My thoughts are never give up. No matter where you are in your musical life, you can learn this instrument. Just keep the fingers moving.

#17 Cindy



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Posted 27 February 2008 - 10:46 PM

Don and Dennis, many thanks for you time an information! (And Kent, you are more than welcome to respond when you finish, too!)

It's nice to know where people were when they first started this course and where it has led them now that they have completed it! This will be very motivating for many of us when we hit that "brick wall" which we all tend to do once in a while.

Hopefully some of the others will respond, too. Again, THANKS! :P :D 8) :wink:

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#18 musicraft



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Posted 27 February 2008 - 10:15 PM

I started to play guitar over 20 years ago with some classical lessons (only a few) then nothing until I picked up this course. I Completed the course in about 10 months....practicing 2 hours a day, 6 days a week. I learned to read music here, although I had a little of it during the classical days.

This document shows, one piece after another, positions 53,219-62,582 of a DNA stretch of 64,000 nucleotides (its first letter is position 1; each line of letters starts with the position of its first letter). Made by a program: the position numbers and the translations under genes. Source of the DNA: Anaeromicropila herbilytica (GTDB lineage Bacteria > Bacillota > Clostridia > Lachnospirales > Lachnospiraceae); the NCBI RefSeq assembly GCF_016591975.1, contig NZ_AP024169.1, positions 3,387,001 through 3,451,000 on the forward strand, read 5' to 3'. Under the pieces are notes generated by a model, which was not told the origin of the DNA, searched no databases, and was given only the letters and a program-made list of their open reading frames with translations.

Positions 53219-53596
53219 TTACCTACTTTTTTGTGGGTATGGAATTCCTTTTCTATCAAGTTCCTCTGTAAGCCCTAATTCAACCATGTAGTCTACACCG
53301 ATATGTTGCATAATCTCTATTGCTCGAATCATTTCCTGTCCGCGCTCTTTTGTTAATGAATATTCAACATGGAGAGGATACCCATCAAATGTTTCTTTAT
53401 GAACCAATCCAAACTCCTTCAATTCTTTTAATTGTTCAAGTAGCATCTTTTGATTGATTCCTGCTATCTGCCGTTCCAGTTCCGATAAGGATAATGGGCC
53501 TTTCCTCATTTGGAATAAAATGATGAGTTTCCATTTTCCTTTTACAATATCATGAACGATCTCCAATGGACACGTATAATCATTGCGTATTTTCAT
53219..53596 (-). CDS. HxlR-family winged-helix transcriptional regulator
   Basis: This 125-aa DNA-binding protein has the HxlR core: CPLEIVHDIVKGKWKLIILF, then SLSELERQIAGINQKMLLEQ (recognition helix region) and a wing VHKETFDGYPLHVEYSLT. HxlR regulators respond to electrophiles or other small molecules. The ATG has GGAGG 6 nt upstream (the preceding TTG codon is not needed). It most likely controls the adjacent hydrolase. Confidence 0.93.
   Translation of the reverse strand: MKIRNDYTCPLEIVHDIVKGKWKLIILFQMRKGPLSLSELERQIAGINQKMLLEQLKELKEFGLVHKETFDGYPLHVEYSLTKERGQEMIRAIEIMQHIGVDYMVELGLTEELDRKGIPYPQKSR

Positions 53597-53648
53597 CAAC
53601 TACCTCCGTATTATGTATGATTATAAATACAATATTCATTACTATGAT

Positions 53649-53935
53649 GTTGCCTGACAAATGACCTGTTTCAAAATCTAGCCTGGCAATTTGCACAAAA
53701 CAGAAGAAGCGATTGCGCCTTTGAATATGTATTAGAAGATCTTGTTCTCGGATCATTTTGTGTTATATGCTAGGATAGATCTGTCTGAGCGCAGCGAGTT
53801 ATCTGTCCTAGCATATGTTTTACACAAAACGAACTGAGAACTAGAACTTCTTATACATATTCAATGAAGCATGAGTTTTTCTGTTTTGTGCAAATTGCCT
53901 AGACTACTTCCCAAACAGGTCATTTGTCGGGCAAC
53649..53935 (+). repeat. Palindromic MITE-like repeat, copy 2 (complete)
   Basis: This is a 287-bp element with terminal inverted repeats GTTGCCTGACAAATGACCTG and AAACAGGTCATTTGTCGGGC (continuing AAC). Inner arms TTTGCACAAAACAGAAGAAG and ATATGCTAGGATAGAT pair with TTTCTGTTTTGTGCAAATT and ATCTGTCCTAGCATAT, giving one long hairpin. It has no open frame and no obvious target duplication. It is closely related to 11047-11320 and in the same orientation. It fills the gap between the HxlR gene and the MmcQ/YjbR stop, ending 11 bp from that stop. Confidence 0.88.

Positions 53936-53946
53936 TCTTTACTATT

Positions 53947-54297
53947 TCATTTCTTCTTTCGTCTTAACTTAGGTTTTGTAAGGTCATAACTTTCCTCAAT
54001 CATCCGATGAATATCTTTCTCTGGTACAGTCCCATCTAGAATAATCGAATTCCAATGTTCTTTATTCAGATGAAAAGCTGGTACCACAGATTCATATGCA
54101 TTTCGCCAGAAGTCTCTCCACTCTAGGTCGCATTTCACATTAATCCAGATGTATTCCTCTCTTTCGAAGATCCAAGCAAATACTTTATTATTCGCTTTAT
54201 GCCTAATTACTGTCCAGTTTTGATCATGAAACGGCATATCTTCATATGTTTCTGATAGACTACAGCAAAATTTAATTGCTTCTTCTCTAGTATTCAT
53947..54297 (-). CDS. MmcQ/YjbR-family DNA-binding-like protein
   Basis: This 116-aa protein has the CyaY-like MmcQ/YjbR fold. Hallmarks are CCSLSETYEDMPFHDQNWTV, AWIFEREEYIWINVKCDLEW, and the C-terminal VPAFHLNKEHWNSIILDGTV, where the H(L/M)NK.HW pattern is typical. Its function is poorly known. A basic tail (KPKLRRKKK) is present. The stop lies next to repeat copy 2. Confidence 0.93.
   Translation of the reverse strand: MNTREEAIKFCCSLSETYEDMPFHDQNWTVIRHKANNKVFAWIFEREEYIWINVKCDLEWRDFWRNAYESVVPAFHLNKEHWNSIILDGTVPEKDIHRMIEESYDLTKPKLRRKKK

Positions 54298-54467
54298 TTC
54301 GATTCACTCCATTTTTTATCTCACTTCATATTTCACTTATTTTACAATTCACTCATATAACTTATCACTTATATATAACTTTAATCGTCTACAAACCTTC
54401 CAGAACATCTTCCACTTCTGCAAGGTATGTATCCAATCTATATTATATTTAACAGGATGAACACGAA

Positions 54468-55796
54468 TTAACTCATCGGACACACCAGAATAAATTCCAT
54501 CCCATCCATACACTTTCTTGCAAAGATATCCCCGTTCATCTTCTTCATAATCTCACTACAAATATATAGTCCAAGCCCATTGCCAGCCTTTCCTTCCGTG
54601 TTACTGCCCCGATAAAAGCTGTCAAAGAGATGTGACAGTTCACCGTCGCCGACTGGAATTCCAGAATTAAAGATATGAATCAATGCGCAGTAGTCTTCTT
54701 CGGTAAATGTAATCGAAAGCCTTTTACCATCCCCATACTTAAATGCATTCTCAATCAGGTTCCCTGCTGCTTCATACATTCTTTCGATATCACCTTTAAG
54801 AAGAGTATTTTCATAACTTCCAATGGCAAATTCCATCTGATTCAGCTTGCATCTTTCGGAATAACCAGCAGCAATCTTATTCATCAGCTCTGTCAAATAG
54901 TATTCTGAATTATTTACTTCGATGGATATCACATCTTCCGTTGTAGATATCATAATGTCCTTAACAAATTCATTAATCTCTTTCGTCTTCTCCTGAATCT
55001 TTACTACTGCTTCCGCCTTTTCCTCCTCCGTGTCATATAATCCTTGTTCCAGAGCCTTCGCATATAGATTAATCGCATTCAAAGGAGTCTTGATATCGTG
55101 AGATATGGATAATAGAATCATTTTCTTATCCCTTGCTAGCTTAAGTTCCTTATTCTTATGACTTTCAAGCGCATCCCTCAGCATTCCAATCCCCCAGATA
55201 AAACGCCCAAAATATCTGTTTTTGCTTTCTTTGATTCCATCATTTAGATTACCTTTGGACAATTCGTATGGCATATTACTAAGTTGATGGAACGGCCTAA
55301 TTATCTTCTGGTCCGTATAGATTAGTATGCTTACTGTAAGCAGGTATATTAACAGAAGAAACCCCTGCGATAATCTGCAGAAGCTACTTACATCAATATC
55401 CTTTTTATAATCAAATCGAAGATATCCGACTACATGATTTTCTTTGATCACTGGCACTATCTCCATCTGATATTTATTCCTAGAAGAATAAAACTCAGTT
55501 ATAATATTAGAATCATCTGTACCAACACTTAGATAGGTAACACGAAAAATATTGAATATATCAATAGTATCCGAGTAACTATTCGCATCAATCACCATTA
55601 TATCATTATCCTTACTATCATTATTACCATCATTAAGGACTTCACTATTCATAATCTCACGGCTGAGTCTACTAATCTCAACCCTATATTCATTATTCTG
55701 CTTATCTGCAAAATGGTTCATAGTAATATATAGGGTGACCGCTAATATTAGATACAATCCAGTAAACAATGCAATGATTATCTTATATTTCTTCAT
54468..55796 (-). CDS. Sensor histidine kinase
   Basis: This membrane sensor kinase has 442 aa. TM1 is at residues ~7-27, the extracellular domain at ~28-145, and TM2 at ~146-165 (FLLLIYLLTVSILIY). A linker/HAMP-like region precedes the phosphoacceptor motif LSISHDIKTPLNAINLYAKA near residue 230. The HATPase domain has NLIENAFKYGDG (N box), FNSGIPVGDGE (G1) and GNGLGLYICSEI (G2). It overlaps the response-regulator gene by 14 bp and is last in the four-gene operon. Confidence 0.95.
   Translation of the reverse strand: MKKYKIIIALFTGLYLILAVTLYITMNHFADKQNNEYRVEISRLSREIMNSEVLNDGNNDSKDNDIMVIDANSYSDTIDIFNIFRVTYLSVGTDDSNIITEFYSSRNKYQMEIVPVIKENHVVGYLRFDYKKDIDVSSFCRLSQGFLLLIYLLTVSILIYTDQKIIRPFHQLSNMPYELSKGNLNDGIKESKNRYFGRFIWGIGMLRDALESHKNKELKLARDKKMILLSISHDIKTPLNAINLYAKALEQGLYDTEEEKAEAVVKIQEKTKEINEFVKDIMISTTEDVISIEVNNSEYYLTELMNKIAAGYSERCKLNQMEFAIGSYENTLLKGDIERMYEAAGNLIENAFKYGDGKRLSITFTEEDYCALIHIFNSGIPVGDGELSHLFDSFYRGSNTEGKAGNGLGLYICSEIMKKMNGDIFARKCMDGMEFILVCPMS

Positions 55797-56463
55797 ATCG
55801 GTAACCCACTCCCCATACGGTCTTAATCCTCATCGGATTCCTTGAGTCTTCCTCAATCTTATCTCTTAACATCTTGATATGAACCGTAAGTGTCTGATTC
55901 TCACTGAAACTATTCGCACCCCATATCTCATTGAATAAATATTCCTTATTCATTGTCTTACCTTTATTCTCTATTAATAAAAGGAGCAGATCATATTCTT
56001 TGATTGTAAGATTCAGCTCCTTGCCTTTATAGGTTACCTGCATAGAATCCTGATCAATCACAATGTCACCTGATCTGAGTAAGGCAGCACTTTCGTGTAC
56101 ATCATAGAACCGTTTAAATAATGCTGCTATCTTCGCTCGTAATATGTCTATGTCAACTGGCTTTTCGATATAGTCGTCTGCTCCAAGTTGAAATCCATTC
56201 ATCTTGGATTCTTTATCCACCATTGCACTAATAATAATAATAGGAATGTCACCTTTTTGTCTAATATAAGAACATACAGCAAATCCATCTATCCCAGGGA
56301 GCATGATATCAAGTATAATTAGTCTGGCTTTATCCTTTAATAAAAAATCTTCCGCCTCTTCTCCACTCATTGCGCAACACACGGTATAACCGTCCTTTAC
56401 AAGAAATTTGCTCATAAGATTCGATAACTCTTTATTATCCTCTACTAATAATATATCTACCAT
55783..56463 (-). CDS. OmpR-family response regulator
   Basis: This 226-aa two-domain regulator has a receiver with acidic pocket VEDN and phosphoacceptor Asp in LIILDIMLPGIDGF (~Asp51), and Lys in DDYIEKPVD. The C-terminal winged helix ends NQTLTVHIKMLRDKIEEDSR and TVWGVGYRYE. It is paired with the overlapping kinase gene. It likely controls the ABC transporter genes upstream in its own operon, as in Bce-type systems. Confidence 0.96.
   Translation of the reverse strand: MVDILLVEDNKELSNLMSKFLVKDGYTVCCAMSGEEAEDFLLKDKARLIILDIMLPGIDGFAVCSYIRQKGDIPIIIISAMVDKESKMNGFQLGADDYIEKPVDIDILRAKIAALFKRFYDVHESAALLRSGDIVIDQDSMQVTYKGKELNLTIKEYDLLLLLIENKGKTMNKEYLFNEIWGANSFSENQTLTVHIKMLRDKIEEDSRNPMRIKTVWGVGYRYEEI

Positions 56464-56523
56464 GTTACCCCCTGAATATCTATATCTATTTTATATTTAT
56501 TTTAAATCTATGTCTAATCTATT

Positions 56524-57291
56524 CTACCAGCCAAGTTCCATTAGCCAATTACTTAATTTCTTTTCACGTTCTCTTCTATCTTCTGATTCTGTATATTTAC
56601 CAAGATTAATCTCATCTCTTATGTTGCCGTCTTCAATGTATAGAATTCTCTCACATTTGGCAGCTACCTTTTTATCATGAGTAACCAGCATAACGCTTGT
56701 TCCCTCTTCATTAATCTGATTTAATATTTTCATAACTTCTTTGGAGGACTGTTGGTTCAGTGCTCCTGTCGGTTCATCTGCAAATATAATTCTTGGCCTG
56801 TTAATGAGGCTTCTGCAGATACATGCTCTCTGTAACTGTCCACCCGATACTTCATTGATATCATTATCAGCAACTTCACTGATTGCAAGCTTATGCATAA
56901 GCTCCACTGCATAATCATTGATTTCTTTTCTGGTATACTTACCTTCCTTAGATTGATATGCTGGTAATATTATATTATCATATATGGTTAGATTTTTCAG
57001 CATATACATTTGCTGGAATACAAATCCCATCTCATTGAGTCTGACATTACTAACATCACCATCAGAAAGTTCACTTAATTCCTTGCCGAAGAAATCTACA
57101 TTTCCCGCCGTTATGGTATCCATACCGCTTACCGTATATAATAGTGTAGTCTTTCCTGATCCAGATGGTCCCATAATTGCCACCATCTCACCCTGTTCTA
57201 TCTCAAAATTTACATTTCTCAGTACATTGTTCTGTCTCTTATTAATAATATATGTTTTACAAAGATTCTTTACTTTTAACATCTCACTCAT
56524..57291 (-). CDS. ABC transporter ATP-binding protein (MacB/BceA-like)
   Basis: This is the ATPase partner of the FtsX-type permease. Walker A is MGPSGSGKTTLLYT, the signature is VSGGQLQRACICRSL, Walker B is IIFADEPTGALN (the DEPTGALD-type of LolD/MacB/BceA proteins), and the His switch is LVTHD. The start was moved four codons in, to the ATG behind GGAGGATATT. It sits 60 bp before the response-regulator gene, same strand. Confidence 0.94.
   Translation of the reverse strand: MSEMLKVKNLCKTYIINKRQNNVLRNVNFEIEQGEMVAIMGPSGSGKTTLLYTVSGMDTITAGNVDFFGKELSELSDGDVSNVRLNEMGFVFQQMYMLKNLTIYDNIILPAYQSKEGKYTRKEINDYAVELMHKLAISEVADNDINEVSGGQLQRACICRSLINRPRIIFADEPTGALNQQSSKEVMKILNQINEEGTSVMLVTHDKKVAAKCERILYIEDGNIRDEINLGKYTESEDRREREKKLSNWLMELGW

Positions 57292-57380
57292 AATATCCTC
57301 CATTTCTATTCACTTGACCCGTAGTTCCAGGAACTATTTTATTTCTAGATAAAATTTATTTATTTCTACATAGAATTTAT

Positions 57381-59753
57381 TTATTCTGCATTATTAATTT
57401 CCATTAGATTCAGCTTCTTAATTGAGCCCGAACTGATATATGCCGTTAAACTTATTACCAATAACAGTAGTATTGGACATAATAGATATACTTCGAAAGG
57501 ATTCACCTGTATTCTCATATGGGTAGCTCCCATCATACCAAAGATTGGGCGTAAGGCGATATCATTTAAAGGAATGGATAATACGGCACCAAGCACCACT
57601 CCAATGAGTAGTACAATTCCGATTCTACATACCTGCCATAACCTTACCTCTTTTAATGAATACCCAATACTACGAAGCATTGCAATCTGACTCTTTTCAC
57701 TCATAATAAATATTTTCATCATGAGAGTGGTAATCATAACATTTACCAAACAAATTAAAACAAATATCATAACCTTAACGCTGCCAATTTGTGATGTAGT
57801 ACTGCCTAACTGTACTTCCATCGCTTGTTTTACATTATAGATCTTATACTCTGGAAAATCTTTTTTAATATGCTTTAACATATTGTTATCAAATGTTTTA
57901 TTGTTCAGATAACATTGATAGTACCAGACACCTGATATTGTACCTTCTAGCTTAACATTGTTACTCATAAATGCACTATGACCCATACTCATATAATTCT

I can now read both notes and tab, however reading chords as notes is still hard unless the musical notation has the box above the staff.

Barre chords were the hardest to learn, but no problem now.

Now I'm studying only fingerstyle, which is all I want to play, but then I'm not looking to be a pro guitarist, just a hobbyist for my own enjoyment.

This is an interesting note: During the course I learned the Pentatonic scale and all the others and used a pick. Now I have to re-learn it all for fingerstyle, because even though I know where these notes are...the fingering is all different (obviously).

This is a great course and got me to a level I never would have achieved on my own. Fingerstyle is another whole training program in itself. Still a long way to go.

When you're tired of Rockin, let fingerstyle do your talkin.

#19 Kent


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Posted 22 February 2008 - 11:39 PM

I watched all the DVDs all the way through, including the Bonus ones, on both the LMG and LMP. Does that count? :lol:

I like to make sure all the DVDs work correctly before the warranty period is up. Plus I like to know where I’m headed so I can plan my trip through wonderland.

Once I complete the course, which might take years, I will report back. Until then, I will enjoy the journey.

#20 Eracer_Team -DougH

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Posted 22 February 2008 - 04:12 PM

Good question Cindy...
I’m green with envy of Dennis for his dedication and commitment…
Way to go!... where did I put my guitar and dvd's now?

I’d also like to hear from Steve to see if he has any plans for someone like Dennis